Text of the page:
Coming up with a topic for a column every week can be a struggle.
Although I've discovered over the years that I can be a fairly opinionated person, I sometimes battle with the urge to rant about whatever irritates me at the moment.
It can be easy to write in a fit of rage, when something sets you off. Between the columns I've written for this paper and those I wrote in college, it seems as if my musings have tended toward a negative tone.
I might find a news item, which raises my ire, and makes me want to scream, thus sparking a new idea to write about.
However, it occurs to me I don't want to be known as the guy who is against everything, and who never has a positive word to say.
To counteract this notion, I wanted to take this opportunity to write, not about what I am against, but what I am for. This is by no means an exhaustive list, of course, but I hope this will allow me to send encouraging words to those whose efforts I applaud.
I support the efforts of the men and women of the U.S. military. I try to convey such support whenever I can, and I believe we should all do the same.
When I see someone in dress blues, a sailor hat or Army fatigues, I like to walk up to them and shake their hand, if I'm close enough to do so. You don't have to be in favor of every mission to which a soldier or sailor is sent, in order to express a sense of profound gratitude for the sacrifice he or she has made for you.
I'm for parents who make the difficult decision to home-school their children. I'm particularly in favor of those parents who are equipped with the necessary tools to do so, and who make every effort to give their children as well-rounded a life as possible.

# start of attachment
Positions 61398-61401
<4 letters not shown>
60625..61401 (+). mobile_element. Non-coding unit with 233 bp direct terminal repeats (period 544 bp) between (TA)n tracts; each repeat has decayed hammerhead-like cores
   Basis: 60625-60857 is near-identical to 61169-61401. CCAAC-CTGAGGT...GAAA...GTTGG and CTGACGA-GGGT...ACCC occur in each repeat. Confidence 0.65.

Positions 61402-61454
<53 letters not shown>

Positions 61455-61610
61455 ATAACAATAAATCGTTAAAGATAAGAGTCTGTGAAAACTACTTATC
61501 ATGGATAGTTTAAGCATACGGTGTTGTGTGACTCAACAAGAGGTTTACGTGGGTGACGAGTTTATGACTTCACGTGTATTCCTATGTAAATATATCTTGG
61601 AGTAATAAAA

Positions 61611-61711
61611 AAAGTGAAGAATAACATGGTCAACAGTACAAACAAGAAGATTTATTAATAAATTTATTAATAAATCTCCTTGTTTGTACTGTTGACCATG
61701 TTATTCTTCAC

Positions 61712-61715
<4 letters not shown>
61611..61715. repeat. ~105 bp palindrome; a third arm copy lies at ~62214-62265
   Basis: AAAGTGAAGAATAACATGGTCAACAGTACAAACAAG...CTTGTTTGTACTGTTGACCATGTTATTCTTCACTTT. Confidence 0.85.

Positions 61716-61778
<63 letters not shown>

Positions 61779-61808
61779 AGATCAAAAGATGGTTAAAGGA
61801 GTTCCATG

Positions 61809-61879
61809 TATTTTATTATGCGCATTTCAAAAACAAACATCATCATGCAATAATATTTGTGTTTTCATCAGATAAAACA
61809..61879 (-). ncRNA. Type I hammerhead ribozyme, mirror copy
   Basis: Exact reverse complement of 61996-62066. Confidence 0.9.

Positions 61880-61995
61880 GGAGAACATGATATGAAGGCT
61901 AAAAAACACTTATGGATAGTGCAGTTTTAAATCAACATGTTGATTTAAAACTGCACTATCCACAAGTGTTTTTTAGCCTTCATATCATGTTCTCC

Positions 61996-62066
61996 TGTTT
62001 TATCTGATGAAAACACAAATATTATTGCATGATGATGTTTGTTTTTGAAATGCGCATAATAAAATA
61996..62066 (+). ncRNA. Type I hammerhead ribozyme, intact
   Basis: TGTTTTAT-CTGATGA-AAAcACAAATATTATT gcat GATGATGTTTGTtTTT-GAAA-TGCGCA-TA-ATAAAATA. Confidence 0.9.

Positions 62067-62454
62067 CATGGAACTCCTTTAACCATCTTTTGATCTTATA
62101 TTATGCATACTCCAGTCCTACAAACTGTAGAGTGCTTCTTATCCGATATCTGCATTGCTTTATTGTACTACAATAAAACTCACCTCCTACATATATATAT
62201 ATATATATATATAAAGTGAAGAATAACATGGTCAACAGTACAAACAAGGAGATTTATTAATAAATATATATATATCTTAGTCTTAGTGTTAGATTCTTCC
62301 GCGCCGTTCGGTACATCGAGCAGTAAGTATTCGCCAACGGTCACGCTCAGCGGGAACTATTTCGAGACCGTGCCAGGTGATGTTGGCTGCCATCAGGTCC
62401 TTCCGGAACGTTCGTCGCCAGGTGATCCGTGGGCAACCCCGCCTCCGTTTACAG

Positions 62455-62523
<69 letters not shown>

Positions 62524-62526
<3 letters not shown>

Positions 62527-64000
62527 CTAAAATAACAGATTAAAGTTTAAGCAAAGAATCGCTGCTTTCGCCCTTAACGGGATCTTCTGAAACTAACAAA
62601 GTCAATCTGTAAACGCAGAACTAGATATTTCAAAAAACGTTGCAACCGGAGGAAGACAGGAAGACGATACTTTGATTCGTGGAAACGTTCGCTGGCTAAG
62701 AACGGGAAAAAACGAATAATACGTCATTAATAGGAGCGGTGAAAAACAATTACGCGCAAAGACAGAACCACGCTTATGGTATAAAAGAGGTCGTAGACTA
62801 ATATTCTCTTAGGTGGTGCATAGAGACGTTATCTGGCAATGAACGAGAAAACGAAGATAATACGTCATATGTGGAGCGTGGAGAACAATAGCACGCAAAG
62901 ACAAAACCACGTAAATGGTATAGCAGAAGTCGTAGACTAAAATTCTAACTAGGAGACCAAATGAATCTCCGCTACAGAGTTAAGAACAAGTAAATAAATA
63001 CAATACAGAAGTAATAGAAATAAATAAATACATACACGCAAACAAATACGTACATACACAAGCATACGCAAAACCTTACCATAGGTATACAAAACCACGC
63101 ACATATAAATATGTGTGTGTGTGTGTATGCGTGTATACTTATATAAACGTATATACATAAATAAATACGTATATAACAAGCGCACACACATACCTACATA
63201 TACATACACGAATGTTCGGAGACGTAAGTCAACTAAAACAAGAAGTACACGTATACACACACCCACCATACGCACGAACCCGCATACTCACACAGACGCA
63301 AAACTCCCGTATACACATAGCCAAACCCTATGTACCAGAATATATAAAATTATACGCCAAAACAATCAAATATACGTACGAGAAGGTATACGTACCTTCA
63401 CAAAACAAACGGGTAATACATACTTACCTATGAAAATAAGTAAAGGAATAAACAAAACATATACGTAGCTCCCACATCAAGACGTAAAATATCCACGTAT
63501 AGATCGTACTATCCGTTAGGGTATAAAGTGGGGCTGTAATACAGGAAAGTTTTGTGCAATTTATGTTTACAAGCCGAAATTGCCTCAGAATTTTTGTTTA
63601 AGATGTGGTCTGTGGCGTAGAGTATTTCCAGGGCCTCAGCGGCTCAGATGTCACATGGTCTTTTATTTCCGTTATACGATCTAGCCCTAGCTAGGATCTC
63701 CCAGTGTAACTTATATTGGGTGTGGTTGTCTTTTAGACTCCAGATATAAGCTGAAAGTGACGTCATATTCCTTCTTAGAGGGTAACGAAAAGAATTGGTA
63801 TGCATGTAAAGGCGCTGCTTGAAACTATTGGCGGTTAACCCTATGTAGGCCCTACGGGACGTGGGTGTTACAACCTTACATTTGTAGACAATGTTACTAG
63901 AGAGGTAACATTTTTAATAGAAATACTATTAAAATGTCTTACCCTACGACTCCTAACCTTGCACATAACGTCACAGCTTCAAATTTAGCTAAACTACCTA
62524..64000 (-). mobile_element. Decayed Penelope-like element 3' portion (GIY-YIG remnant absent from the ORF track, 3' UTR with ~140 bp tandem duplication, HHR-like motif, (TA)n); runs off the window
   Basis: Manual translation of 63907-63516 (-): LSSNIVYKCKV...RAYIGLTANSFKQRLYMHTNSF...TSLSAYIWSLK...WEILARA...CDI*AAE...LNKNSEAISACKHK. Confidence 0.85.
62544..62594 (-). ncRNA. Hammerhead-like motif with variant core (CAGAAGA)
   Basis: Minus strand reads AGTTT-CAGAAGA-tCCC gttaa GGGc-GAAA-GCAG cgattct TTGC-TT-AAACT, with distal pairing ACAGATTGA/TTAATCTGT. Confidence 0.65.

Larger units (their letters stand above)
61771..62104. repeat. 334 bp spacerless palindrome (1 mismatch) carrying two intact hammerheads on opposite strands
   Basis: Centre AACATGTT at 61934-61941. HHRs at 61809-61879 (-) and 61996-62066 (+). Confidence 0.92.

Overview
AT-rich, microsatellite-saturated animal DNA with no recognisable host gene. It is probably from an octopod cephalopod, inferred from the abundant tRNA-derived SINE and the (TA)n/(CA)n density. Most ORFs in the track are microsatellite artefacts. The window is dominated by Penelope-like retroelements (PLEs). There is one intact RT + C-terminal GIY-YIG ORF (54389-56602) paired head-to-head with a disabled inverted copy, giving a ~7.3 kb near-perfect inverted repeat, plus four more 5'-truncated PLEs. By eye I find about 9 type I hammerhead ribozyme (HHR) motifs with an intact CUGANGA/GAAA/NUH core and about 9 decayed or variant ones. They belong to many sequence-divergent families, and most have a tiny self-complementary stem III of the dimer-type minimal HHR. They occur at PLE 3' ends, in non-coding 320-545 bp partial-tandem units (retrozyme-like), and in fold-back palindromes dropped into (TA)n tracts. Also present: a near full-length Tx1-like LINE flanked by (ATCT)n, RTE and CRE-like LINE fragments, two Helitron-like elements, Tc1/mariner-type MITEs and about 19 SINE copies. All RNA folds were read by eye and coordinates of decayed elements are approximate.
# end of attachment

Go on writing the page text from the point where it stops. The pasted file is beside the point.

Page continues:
This is not to say I'm against the public school system, by any means. After all, my brother is a middle school teacher who is passionate about what he does, and he does it well.
But, for home-schoolers' parents to make such a commitment to the development of their children, they should be commended, instead of ridiculed, as they sometimes are.
I'm also for those in our churches, who refuse to let God and the truth of His Word be relegated to the background of society.
Church leaders who are devoted more to the substance of their message, than to the style of the messenger, don't always get the most attention. But in an age when biblical doctrine has been deemed not politically correct by some, and irrelevant by others, churches that continue to cling to the Bible will be rewarded when it truly counts.
These are just a few of the things that I support. I don't expect everyone who reads this to do the same.
This is why I also believe in the rights of others, to disagree with me. We have the freedom to voice our opinions about what we are for, and what we are against, and it is up to us to use it.
That being said, it's highly possible I will choose to unload my frustrations in print with a future column. So, don't say I didn't warn you.
Jason A. Smith covers crime and courts for the Henry Daily Herald. He can be reached via e-mail at email@example.com.